Let’s take a look at some examples.

In the first example, we have a couple of Orderflows Bullish Divergence signals. In both cases the market retraced almost down to the low price of the bar with the divergence signal. For an Orderflows Bullish Divergence setup your stop would go immediately below the low of the day (the red line). So you want to buy as close to the low of the day as possible. How do you do that? The easiest way is to scale in with order just above the low, like the low +2, the low +3, the low +4, the low +5. So if your stop is the low -1 and you buy at the low +3, your risk is only 4 ticks.

In the example below, let’s use the low +4 as an entry and the low -1 as our stop. In the first case you would have gotten in at 44.30. The market rallied up to 44.51, once the trade is in your favour you can choose the trail the stop. You could have gotten 20 ticks out of that trade with a 5 tick stop or if you were going for more and trailed your stop you would be stopped out with a small winner. If you kept your stop the low -1, you would lose 5 ticks.

On the next occurrence of an Orderflows Bullish Divergence setup, still keeping with the stop of low -1 and entry as low +4 you would have gotten long at 44.20. The market went as low as 44.18 before rallying almost 100 ticks.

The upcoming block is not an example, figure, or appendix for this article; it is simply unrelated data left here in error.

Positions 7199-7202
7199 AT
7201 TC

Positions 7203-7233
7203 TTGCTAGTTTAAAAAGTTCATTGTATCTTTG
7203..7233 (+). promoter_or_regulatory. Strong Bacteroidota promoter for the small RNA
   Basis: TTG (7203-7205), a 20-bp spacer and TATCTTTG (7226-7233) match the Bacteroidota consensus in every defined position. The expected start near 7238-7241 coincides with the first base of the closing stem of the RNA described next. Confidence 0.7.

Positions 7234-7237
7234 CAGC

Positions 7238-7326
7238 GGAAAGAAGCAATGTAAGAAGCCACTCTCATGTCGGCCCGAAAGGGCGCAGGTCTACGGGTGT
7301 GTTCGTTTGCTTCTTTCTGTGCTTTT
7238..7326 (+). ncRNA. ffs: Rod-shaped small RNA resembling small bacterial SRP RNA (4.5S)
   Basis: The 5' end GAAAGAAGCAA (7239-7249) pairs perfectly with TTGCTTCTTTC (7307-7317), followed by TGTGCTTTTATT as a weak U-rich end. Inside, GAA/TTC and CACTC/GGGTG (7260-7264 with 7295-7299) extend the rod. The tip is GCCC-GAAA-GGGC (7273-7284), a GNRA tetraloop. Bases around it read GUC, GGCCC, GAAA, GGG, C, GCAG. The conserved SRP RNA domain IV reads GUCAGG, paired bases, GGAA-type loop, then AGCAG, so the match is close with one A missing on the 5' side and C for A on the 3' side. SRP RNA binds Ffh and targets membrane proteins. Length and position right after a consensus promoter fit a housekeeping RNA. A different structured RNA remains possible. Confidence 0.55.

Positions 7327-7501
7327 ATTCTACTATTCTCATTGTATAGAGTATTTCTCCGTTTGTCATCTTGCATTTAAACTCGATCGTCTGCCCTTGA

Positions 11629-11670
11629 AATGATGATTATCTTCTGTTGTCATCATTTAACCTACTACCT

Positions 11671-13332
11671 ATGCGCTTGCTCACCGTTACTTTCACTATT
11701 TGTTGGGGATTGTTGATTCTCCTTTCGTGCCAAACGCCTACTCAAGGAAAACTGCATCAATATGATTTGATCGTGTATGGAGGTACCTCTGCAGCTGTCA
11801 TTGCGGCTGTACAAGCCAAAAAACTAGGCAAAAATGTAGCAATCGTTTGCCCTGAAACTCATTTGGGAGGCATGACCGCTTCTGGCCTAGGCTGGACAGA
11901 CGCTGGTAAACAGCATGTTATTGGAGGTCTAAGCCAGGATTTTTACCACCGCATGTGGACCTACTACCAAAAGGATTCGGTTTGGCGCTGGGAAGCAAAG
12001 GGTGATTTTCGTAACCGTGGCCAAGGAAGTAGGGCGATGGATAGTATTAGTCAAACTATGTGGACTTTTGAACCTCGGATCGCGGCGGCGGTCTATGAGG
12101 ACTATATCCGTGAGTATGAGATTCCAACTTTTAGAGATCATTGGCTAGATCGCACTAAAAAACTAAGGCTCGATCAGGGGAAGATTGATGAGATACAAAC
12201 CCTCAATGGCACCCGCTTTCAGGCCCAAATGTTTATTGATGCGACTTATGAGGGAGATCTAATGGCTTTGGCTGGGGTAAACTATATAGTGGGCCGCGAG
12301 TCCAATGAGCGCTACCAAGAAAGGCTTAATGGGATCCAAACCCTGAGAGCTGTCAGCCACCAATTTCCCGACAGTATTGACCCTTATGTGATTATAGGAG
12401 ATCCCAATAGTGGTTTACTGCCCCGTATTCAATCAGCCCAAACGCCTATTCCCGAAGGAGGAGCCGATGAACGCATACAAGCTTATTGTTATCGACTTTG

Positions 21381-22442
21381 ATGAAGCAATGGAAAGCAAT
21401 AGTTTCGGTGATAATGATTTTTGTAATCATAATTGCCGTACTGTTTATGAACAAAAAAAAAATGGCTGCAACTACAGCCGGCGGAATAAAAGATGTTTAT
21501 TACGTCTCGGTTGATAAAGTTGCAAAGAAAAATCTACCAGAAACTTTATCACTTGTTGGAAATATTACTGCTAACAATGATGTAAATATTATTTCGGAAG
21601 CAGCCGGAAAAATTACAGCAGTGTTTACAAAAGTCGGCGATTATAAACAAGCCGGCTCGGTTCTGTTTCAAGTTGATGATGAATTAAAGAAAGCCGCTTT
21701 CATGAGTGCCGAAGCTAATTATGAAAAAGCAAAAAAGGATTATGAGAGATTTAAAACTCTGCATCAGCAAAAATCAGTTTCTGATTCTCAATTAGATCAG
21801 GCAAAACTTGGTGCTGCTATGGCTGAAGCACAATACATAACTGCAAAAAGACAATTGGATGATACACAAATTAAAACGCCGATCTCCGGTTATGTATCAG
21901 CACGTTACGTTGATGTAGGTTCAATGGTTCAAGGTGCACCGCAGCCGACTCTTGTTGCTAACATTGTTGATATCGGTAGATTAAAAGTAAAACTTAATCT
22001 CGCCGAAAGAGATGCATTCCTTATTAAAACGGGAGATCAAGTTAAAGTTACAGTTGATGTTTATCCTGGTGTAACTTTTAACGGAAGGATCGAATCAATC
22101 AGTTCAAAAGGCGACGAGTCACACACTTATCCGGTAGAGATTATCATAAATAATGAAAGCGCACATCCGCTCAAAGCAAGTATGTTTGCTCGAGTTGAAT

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Market generated stop levels is probably the best way to trade. If you are using an indicator like MACD you have no choice but to use arbitrary stop levels to protect yourself and that is a problem. The market can change direction on you but because you are using an arbitrary stop level you are prevented from getting out, that and MACD doesn’t really tell you the market is starting the invalid the trade signal until it is way too late.

This is why I find trading with order flow to be extremely important. As a trader you want to trade what the market is telling you, not because a squiggly line crossed the zero line.

Here is another example, this time not scaling into the market. I missed by entry into the market based on the Stacked Selling Imbalances. I tried to get in at 1962.75 but missed it. Ok that happens, but the market still looked very weak with the selling imbalances so I still wanted to get short. There was quite a bit of trading between 1960.50 and 1961.00, more than the normal 500-600 lots. There were 1200-1700 lots going through on both sides. If we could stay below that the market should go lower and with the cash market about to open soon, if the market is trading on the back foot I figured we would see an extra kick to the downside which is exactly what happened. I got in at 1960.00. My stop level was right above the heavy volume area of 1961.25 giving me about 1.25 points of risk (5 ticks) while looking for a 5 point (20 ticks) winner.

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I created Orderflows Trader to help me find trades that have low risk and that I can employ tighter stops. At the very least I try to get 1:1 reward to risk, but more often than not I able to get 3:1 or more reward to risk.

Market generated stop levels are much better to use than arbitrary levels. I find that not only does it give me better exit levels but also eliminates extra financial losses. Why should I make my stops wider than what is a reasonable market expectation? If the market tells me to get out now then I get out.